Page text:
For years, analysts have debated whether tablets will eventually replace laptops. Turns out that consumers largely believe they will--and the elderly are far more convinced of that fact than whippersnappers.
Polling company Poll Position, which surveyed 1,155 registered American voters last week, found that 46 percent of respondents believe tablets will eventually replace laptops. About 35 percent of those folks say that devices like Apple's iPad or the Amazon Kindle Fire won't replace notebooks. Nearly 20 percent of respondents had no opinion on the matter.
Although it's generally believed young people will drive the adoption of tablets, Poll Position's findings suggest that older people are more in love with their slates. Among those aged 18 to 29, nearly 49 percent expressed doubt that tablets can replace notebooks. That figure drops to just 37 percent among 30-to-44-year-olds and 30 percent for adults between the ages of 45 and 64. Only a quarter of the 65-and-over crowd doubt that tablets will reign supreme.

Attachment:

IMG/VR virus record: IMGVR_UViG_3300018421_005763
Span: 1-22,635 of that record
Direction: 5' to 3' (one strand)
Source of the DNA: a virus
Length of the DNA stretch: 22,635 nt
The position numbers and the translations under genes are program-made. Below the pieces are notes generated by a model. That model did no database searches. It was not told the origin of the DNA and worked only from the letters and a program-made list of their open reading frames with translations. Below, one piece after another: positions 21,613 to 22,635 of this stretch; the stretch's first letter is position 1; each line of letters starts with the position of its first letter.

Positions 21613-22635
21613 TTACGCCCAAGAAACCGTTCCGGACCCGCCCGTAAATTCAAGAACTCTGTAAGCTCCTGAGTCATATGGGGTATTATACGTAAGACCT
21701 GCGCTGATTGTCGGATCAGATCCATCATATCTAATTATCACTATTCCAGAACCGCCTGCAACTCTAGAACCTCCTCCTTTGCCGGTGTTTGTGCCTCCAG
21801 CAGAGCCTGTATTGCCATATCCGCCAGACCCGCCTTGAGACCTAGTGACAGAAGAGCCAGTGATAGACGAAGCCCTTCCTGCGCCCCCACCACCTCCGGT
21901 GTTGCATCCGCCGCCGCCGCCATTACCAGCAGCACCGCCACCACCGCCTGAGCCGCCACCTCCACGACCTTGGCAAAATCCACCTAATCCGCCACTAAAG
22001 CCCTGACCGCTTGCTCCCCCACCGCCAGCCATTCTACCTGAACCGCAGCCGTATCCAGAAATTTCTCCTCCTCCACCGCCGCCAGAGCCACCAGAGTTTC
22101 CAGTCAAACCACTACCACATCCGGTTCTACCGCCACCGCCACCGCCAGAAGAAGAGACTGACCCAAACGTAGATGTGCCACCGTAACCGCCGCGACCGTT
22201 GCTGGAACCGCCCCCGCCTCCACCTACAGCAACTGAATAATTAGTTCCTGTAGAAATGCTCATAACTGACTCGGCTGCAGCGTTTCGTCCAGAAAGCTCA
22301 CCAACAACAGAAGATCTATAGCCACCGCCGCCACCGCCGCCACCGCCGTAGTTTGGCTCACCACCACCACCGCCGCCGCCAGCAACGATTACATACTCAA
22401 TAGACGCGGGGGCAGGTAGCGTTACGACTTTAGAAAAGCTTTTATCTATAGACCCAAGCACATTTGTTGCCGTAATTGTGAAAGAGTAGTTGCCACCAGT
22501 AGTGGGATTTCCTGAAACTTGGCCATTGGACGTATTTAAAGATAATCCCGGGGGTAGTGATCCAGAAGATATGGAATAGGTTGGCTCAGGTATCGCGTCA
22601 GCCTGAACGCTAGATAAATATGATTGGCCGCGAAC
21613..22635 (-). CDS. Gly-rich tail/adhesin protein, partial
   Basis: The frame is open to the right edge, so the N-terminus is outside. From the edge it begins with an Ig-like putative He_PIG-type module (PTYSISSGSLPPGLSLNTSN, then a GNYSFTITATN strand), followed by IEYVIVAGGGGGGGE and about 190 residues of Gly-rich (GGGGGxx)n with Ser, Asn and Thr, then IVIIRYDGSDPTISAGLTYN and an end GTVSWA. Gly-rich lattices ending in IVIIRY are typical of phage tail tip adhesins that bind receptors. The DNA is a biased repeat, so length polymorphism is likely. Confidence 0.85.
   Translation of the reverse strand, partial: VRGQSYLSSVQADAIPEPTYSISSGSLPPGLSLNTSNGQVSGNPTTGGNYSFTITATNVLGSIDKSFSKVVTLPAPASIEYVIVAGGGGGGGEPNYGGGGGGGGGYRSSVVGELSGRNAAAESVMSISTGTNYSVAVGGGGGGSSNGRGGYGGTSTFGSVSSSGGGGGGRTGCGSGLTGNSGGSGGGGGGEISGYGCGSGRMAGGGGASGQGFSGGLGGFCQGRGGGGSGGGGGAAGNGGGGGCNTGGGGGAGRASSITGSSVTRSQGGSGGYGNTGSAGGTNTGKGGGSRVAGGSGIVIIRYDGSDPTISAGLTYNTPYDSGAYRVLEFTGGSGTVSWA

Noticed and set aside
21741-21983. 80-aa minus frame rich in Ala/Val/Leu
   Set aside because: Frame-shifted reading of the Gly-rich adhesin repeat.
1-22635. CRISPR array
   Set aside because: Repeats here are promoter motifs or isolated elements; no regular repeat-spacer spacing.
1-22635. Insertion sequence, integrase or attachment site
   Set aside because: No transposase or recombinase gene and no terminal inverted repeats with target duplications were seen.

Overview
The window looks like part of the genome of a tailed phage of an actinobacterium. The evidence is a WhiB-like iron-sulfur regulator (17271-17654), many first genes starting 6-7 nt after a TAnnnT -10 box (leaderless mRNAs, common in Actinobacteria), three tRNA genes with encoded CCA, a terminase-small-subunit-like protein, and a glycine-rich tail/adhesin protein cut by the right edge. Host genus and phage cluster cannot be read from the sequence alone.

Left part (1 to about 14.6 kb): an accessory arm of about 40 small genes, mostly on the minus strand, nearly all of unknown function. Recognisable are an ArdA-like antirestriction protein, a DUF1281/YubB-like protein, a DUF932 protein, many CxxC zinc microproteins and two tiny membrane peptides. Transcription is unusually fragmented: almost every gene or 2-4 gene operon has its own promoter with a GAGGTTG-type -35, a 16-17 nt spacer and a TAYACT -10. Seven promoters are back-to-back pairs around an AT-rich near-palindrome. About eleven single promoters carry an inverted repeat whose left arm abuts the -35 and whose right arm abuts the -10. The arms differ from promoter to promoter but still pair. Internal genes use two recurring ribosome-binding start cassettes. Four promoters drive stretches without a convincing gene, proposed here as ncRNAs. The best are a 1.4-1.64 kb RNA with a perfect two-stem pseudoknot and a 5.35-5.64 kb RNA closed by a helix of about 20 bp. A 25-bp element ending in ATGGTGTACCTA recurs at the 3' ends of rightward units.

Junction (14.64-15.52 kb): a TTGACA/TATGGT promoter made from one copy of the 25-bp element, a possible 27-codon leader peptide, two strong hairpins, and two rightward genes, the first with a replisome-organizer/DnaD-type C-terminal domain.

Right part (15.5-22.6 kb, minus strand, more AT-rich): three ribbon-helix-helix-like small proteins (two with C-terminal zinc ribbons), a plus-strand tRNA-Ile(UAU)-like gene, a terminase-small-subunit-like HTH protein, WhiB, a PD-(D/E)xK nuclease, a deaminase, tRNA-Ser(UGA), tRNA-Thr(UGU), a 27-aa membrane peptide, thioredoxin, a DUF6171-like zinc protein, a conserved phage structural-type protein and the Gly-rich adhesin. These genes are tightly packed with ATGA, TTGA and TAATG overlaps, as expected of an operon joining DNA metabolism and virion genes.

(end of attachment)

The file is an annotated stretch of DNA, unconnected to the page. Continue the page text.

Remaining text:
Men are more confident than women that tablets will replace notebooks, with 53 percent of males saying it'll happen, compared to 39 percent of females. In addition, Poll Position found that one-quarter of women have no opinion on the matter, compared to just 13 percent of men.
Research analysts, however, beg to differ.
Just last week, research firm NPD DisplaySearch reported that 72.7 million tablets hit store shelves last year. That figure was easily overshadowed by notebook shipments, which rose to 187.5 million units. More germane to this subject, NPD DisplaySearch also predicted that by 2017, tablet shipments will jump to 383.3 million, at which point they will still trail notebook shipments, which the firm expects to hit 432 million units that year.
Similarly, last year Gartner found that after a notebook owner bought a tablet, 77 percent of them used their PCs less frequently. The important takeaway, though, is that they didn't stop using their notebooks altogether.